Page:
10. Filling and emptying containers and using size language
● Together make a line of five sand castles and then increase the number to 10 castles.
● Use damp sand and four different shaped containers to make some 3D shapes. Challenge the children to say which container made which shape.
● Make two sand pies and discuss what’s the same and what’s different about them.
● Bury seashells, stones and other small objects in the sand to find, count, sort and classify. Record by drawing or photos how many of each type have been dug up.
Children enjoy playing with water. When they are investigating it they will have much more fun, and learn much more, if they have access to water both indoors and outside. The indoor sand and water table should be as large as space allows – transparent trays are a good choice, as children can see changes of water colour and whether objects are really sinking or just hovering halfway between the surface and the bottom of the tray – whilst the outdoor water should include, if at all possible, a hose, some watering cans and plastic guttering and pipes.
Simple changes can add new experiences such as warm water, ice cubes, chopped jelly, food colouring and sometimes bubbles. Buy a sack of shells from a garden centre to put in the water and add different perfumes with bath salts.
The properties of water that we want young children to experience, recognise and discuss can also help them develop maths knowledge and skills. Of course, a lot of the activity at the sand and water table will involve pouring and measuring, but ask open-ended questions such as, “I wonder if that amount will fit in this jug?” or “Will the water stay in a sieve?” or “What’s the best way to find out which cup holds the most?”
Support children in developing pouring skills – use funnels where needed. As their skills increase, show how to mark the water level by using an elastic band around the container.
When children are playing with water there are lots of additional ideas and resources you can provide that will enhance their mathematical play, including collecting and measuring snow and rainwater, looking at reflections in puddles and dissolving substances such as salt, sugar and soap flakes in water. You could also try encouraging the following play activities:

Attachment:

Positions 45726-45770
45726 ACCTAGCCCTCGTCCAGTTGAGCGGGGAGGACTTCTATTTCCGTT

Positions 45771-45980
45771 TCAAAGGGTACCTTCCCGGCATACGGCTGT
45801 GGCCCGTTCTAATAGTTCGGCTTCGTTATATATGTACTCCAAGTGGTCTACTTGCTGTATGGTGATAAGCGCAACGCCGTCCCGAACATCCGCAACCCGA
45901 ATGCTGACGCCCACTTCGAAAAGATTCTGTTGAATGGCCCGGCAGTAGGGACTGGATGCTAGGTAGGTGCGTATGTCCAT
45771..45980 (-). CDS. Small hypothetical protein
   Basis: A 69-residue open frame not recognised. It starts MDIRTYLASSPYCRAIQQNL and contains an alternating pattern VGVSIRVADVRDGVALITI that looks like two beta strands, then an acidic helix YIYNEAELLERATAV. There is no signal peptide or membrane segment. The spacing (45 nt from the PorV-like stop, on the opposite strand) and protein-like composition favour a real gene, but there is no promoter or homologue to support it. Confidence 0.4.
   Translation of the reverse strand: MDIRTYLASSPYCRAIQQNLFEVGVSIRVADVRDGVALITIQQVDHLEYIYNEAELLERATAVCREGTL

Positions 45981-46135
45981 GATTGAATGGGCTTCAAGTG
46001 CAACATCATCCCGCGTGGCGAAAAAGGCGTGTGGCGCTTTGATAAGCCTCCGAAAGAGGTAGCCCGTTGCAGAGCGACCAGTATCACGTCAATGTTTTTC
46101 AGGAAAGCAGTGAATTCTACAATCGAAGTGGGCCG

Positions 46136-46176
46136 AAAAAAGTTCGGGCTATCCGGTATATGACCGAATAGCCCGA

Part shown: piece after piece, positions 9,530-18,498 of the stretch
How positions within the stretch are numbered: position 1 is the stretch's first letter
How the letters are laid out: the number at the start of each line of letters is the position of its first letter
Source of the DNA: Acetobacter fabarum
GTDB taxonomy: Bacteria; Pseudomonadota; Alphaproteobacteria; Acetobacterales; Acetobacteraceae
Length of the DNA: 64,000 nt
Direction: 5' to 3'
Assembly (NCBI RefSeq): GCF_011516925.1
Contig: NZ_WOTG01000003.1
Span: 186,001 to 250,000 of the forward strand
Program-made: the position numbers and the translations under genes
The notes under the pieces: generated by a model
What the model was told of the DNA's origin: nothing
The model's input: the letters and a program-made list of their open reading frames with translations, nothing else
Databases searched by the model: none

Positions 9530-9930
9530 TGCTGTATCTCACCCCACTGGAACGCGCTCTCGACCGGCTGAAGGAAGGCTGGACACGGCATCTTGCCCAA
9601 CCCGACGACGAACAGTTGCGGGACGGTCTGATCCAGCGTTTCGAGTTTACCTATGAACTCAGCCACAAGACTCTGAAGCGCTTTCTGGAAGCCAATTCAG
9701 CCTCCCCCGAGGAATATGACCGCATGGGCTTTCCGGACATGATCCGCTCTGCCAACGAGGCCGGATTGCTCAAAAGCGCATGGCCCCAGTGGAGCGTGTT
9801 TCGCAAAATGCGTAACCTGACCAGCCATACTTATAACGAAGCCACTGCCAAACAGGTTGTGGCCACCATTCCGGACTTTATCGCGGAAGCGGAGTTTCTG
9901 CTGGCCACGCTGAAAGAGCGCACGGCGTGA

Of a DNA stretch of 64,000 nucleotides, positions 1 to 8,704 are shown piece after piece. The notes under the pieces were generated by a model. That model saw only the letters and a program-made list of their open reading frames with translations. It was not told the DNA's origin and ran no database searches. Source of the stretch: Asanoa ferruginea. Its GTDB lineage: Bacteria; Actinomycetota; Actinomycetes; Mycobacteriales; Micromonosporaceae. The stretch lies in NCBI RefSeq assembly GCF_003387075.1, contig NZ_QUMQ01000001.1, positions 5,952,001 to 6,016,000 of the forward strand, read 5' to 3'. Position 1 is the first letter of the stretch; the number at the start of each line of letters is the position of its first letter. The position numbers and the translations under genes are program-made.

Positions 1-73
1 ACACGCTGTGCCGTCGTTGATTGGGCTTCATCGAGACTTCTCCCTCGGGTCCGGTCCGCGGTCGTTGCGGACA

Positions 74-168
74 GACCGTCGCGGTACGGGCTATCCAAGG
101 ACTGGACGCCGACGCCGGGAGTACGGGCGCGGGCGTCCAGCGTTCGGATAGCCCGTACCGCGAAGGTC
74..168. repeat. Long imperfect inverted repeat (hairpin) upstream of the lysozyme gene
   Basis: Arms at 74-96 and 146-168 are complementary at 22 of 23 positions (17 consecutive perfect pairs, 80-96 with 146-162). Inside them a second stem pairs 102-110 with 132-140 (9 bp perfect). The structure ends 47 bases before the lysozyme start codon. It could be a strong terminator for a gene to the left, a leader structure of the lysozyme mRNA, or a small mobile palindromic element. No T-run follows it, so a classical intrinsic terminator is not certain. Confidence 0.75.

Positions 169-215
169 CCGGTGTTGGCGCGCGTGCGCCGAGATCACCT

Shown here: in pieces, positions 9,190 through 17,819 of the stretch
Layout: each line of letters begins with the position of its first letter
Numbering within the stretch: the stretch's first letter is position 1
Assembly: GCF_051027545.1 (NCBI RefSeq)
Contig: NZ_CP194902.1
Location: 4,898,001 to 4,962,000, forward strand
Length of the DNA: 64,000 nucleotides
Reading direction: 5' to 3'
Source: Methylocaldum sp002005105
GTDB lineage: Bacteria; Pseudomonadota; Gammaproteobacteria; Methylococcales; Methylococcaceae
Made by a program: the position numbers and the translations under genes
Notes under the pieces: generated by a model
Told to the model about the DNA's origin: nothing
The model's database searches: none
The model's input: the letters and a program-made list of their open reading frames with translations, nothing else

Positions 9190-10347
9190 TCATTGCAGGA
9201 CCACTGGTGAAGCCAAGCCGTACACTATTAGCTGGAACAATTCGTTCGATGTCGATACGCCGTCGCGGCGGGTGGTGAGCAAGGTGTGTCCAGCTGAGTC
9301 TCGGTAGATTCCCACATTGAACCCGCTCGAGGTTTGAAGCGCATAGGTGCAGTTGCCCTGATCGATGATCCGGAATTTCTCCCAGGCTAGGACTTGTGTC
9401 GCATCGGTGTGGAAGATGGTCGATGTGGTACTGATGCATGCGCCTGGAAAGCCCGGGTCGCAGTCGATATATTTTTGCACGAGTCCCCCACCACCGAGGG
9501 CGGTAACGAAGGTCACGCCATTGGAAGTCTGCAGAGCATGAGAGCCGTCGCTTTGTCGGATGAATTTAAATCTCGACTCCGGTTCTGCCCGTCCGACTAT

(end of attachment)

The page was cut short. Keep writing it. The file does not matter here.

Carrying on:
1. Sorting, counting and comparing objects that float
2. Counting how many pebbles were added to a small bucket of water before it spilt out
3. Netting slimy worms of cooked spaghetti and comparing their lengths
4. Using a hose to make water patterns on the ground
5. Squeezing plastic bottles to empty and fill them up
6. Deciding when a container is nearly half-full
7. Pouring water into a funnel to fill various containers
8. Showing where to hold the hose to make rainbows in the sun
9. Sorting into two sets the objects that float and those that sink
10. Filling containers until the water overflows and discussing what that means
● Put some plastic sea creatures in the sand and water table, add blue food colouring and use aquarium nets or strainers to catch the creatures put them in a bucket and count how many were caught. Release the creatures back to the sea once they have been counted.
● Pour water down a slope or gutter and decide if you make the slope steeper whether the water will run faster or slower
● Add bubble mixture to the sand and water table and sponge numerals. Invite the children to net a number, name it and match it to a plastic-covered number line.
● Pour some water onto a hard surface in the outdoor area to make a puddle. Measure how big it is by laying out and counting pebbles around the edge of the puddle. Discuss other ways of measuring its size.
● Investigate the way water spouts out of holes. Use a skewer to pierce holes in an empty plastic drink bottle. Make the holes in a circle around the bottle. Investigate tilting the bottle to switch the holes on and off. Next time make the holes in a different pattern.
Using sand and water play as part of a cross-curricular mini-project…
Carole Skinner is an independent early years consultant and founder associate of Early Education. She is the co-author of Foundations of Mathematics: An Active Approach to Number, Shape and Measures in the Early Years.